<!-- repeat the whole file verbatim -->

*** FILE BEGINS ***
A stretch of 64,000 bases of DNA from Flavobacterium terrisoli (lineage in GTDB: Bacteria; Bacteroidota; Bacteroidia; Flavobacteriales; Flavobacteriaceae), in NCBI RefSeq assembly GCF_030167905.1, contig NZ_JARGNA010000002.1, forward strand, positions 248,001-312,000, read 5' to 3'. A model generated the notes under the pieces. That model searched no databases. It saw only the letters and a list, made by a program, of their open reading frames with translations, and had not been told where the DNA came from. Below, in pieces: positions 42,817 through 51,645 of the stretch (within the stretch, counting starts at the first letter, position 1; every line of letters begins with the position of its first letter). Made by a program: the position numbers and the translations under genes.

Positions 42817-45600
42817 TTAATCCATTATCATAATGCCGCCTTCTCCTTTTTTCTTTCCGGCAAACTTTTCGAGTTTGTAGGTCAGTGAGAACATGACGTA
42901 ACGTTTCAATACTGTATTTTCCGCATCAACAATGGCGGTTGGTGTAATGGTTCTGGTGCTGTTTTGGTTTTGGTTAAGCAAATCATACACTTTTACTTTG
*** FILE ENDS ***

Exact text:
A stretch of 64,000 bases of DNA from Flavobacterium terrisoli (lineage in GTDB: Bacteria; Bacteroidota; Bacteroidia; Flavobacteriales; Flavobacteriaceae), in NCBI RefSeq assembly GCF_030167905.1, contig NZ_JARGNA010000002.1, forward strand, positions 248,001-312,000, read 5' to 3'. A model generated the notes under the pieces. That model searched no databases. It saw only the letters and a list, made by a program, of their open reading frames with translations, and had not been told where the DNA came from. Below, in pieces: positions 42,817 through 51,645 of the stretch (within the stretch, counting starts at the first letter, position 1; every line of letters begins with the position of its first letter). Made by a program: the position numbers and the translations under genes.

Positions 42817-45600
42817 TTAATCCATTATCATAATGCCGCCTTCTCCTTTTTTCTTTCCGGCAAACTTTTCGAGTTTGTAGGTCAGTGAGAACATGACGTA
42901 ACGTTTCAATACTGTATTTTCCGCATCAACAATGGCGGTTGGTGTAATGGTTCTGGTGCTGTTTTGGTTTTGGTTAAGCAAATCATACACTTTTACTTTG